The Sepang MotoGP test ended a week ago, and we have already published a bunch of articles on what we saw at the test. But now it's time to open up the floor to you, our subscribers. Do you have any questions about what went down at the Sepang test, or what we learned? Want to know about a particular rider or bike?

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Guest Blog: Mat Oxley - Viñales: ‘We can win races, but…’

Top Yamaha rider Maverick Viñales believes the M1 will win MotoGP races this season but winning the title will be a very different matter

After several years running along at tick-over, Yamaha’s MotoGP project is picking up revs because factory bosses have realised they need to get serious if they are to beat Honda and Ducati, just like they did when they signed Valentino Rossi back in 2003.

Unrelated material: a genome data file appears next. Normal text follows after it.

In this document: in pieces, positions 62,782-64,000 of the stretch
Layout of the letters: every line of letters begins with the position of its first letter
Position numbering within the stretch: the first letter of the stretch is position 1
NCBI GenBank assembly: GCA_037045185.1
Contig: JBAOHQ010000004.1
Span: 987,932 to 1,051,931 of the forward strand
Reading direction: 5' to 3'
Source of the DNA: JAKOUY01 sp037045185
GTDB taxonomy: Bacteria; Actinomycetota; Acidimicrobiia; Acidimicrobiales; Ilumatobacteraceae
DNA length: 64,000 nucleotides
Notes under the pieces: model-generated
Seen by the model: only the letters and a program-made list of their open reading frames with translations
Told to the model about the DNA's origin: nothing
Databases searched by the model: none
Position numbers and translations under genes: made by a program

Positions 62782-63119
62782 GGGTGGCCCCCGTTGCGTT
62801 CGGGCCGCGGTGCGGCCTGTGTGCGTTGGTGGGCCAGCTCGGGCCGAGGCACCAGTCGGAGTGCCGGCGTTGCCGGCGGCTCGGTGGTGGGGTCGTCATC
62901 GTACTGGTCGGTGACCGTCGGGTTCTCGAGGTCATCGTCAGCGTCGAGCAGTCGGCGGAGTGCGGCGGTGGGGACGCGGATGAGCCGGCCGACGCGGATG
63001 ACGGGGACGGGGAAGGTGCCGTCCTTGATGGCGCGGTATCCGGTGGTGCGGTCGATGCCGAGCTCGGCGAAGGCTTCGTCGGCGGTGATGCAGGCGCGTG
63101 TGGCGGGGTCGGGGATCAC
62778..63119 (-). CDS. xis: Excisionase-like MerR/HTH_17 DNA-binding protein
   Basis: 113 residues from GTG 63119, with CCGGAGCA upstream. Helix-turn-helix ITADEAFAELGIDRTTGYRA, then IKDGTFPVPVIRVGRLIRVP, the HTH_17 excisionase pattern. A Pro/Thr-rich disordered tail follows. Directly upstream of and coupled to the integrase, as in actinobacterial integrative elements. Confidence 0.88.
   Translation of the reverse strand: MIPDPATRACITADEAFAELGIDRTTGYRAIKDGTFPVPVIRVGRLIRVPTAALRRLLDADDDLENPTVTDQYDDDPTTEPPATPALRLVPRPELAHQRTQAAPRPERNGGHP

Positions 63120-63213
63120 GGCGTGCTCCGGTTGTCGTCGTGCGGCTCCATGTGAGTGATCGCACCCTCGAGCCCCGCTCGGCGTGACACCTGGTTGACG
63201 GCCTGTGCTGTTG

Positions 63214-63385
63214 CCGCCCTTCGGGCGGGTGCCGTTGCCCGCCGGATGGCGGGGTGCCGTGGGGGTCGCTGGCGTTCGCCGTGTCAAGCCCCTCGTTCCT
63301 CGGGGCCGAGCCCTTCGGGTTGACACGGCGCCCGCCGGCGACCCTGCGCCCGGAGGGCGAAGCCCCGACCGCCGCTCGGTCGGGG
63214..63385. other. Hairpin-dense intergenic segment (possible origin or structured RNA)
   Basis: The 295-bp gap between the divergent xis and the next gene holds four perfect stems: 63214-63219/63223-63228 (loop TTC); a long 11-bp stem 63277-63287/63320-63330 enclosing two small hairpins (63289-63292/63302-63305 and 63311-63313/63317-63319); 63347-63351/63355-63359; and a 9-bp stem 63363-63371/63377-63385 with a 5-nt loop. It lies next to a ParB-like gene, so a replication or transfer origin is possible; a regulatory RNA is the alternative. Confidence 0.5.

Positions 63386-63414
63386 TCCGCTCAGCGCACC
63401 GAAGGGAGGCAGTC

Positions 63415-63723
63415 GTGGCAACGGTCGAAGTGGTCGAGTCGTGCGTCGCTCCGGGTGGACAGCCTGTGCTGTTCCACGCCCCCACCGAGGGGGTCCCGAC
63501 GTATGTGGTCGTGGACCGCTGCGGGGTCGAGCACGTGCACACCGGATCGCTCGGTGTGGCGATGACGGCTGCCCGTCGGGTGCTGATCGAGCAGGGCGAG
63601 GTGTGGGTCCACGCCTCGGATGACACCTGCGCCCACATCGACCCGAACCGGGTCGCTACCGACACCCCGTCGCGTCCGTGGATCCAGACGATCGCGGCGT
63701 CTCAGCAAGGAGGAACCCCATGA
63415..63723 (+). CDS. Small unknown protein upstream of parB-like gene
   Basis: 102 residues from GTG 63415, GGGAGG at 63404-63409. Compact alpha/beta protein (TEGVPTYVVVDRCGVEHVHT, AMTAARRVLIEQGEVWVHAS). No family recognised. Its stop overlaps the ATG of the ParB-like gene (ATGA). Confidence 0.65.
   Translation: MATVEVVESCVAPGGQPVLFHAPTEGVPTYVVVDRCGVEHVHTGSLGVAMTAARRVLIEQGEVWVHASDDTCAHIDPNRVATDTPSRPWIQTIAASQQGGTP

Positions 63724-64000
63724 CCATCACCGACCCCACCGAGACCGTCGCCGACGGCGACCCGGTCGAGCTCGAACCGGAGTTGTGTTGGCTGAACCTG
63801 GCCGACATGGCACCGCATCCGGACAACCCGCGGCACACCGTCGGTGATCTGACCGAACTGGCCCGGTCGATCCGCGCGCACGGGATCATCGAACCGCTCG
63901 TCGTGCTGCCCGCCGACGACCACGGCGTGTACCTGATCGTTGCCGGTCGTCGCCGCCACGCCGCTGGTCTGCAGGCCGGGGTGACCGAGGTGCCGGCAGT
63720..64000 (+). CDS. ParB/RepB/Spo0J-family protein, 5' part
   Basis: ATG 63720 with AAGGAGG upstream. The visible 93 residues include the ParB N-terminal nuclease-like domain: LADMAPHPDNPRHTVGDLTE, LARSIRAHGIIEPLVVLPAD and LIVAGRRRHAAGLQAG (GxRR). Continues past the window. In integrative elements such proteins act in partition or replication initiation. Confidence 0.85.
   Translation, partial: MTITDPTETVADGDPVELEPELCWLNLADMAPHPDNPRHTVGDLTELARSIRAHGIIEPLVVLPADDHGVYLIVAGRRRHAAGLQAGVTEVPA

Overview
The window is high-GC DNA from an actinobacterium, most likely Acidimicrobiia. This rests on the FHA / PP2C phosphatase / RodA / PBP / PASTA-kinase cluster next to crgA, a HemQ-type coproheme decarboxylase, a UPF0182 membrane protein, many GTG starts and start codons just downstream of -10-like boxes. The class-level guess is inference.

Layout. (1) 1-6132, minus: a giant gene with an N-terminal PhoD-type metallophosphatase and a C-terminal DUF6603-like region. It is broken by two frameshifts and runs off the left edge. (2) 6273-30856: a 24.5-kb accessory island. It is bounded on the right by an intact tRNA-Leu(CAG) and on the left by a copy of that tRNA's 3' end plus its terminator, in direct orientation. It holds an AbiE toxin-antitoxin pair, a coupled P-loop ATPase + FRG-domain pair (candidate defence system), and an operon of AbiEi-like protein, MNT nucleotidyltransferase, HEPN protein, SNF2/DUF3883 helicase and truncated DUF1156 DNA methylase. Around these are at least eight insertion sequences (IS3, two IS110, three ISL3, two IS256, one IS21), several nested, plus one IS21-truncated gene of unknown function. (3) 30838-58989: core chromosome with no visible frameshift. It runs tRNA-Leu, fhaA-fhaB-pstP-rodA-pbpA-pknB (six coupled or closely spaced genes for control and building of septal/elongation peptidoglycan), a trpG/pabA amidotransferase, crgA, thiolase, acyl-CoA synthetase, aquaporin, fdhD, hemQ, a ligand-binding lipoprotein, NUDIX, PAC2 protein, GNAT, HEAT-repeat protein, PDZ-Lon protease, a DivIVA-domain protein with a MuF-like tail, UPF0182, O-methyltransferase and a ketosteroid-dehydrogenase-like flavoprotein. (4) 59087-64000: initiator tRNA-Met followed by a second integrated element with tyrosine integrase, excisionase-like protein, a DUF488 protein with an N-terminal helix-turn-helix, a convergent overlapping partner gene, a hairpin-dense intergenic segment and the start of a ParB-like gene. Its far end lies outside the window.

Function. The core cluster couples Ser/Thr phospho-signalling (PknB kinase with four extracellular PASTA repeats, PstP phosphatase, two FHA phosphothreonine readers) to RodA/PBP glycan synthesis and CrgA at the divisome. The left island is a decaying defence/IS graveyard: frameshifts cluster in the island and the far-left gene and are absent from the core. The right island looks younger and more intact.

Last week the factory team announced 2021/2022 contracts with Maverick Viñales and Fabio Quartararo, as well as a 2020 test-rider deal with its three-times MotoGP champion Jorge Lorenzo.

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Guest Blog: Mat Oxley - MotoGP and the secret life of asphalt

MotoGP teams are starting to take a lot more interest in the track surface. Mat Oxley explains why - along with the reason some riders use kerbs for traction control

It’s an old racing truism that the most important part of a racing motorcycle is its tyres. Why? Because the tyres are the interface between motorcycle and race track, so whatever engineers do to the engine, chassis and electronics is for nothing if it can’t be transferred to the track.

And yet it’s an often overlooked fact that the tyres are only 50 per cent of this interface; the other half being the race track itself. This is why engineers and riders are starting to think a lot more about how increased knowledge of the track surface can help them go faster.